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Ben Carson overcame his troubled youth in inner-city Detroit to become a gifted neurosurgeon famous for his work separating conjoined twins.
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In 2003, Ben Carson faced what was perhaps his biggest challenge: separating adult conjoined twins. Ladan and Laleh Bijani were Iranian girls who were joined at the head. For 29 years, they had literally lived together in every conceivable way. Like normal twins, they shared experiences and outlooks, but as they got older and developed their own individual aspirations, they knew they could never lead independent lives unless they separated. As they told Carson at one point,
"We would rather die than spend another day together."
This type of medical procedure had never been attempted on conjoined adults because the outcome would almost certainly result in death. By this time, Carson had been conducting brain surgery for nearly 20 years and had performed several craniopagus separations. He tried to talk the two women out of the surgery, but after many discussions with them and consultations with many other doctors and surgeons, he agreed to proceed.
Ben Carson and a team of more than 100 surgeons, specialists and assistants traveled to Singapore in Southeast Asia. On July 6, 2003, Carson and his team began the nearly 52-hour operation. They used a 3-D imaging technique that Carson had developed several years earlier during the Banda twins operation. The computerized images allowed the medical team to conduct a virtual surgery before the operation. During the operation, they followed digital reconstruction of the twins' brain. A specially designed chair allowed the operation to be preformed while both sisters were in a sitting position.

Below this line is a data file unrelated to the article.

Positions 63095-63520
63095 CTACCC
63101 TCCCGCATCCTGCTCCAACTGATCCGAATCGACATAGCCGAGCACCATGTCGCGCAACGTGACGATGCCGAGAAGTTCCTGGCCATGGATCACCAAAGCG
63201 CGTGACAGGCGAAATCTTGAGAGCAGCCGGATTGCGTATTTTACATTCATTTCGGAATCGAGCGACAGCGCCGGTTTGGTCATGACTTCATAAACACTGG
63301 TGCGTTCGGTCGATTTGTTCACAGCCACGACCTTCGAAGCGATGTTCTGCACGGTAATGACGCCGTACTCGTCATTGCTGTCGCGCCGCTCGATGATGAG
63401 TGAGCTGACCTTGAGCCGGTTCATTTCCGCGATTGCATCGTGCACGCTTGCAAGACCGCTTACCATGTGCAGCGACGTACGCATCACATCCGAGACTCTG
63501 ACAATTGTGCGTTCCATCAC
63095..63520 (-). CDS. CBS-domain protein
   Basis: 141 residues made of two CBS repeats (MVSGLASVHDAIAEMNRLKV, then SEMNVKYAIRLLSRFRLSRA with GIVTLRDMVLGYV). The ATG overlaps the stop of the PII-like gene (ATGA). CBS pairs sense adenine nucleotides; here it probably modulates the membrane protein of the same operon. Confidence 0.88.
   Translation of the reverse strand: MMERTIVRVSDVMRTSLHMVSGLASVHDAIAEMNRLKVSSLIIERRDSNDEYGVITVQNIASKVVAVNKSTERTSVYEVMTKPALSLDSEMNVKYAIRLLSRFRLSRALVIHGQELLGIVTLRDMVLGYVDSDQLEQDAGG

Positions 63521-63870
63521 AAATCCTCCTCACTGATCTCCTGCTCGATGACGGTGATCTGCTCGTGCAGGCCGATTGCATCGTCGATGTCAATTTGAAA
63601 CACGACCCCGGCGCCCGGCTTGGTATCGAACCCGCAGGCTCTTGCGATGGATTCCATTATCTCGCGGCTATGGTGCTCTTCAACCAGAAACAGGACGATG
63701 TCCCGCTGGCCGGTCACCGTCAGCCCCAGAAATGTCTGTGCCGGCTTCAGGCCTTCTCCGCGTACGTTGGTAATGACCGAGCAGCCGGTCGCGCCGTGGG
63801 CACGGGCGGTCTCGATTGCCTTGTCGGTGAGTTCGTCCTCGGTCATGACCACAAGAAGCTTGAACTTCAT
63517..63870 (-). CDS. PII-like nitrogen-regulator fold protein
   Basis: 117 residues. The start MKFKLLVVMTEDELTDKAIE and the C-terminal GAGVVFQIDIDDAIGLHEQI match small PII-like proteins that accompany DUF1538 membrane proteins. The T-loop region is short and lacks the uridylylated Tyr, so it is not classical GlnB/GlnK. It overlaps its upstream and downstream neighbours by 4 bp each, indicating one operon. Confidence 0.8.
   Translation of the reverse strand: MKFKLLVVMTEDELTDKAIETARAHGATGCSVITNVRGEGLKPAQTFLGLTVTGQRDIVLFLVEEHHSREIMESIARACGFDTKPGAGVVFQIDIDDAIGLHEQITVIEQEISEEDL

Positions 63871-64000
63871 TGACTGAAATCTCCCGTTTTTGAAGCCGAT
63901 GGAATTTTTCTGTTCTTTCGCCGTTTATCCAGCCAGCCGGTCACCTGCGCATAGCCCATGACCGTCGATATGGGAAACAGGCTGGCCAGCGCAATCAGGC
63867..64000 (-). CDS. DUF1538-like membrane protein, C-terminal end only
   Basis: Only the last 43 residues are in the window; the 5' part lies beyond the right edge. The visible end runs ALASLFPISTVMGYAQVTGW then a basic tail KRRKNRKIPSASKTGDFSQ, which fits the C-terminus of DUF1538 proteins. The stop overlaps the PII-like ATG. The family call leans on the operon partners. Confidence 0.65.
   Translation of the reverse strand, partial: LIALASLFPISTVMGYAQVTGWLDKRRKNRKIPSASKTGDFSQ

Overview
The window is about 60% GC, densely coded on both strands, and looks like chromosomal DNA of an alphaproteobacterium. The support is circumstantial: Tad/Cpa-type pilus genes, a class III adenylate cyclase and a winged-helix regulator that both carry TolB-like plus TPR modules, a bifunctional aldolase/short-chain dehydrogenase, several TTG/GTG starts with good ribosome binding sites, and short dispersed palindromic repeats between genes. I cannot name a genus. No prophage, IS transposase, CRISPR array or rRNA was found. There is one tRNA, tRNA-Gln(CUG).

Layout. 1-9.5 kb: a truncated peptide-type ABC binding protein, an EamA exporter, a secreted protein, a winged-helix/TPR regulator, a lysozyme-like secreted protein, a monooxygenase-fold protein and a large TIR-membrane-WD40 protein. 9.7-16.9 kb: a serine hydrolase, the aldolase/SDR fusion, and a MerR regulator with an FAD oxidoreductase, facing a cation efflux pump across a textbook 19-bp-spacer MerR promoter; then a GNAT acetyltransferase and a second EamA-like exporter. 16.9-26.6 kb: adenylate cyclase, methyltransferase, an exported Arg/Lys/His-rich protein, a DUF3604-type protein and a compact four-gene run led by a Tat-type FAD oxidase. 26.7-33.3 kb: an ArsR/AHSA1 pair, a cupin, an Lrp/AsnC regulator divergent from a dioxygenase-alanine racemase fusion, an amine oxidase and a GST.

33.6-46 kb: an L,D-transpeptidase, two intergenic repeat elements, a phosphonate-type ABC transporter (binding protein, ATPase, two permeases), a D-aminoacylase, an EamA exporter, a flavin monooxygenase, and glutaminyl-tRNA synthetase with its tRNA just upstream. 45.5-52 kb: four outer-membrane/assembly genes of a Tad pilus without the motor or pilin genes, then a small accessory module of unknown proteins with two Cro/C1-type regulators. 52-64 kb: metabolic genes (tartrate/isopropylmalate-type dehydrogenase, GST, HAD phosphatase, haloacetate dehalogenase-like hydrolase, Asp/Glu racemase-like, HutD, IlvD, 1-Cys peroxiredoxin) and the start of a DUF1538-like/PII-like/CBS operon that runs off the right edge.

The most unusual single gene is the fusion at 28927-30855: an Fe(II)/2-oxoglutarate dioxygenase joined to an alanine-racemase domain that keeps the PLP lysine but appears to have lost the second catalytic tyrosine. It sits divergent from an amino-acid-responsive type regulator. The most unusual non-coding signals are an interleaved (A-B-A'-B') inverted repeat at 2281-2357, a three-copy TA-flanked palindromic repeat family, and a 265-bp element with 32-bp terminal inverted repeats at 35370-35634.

Besides the girls age, the surgery revealed more difficulties because their brains not only shared a major blood vessel, but had fused together. The separation was completed at 1:30 p.m. on July 8. But it was soon apparent that the girls were in deep critical condition, having both lost a large volume of blood due to the complications of the surgery.
At 2:30 p.m., Ladan died on the operating table. Her sister, Laleh died a short time later at 4:00 p.m. The loss was devastating to all, especially Carson, who found some solace in the fact that the girls' bravery to pursue the operation had contributed to neurosurgery in ways that would live far beyond them.
In 2002, Carson was forced to cut back on his break-neck pace after developing prostate cancer. He took an active role in his own case, reviewing X-rays and consulting with the team of surgeons who operated on him. Carson fully recovered from the operation cancer-free. The brush with death caused him to adjust his life to spend more time with his wife and their three children, Murray, Benjamin, Jr. and Rhoeyce.
After his recovery, Carson still kept a busy schedule, performing nearly 300 operations a year and speaking to various groups around the country. He has written three books include the autobiography Gifted Hands (1996). The other two works, The Big Picture (2000) and Think Big (2006), are about his personal philosophies on success, hard work and faith in God.
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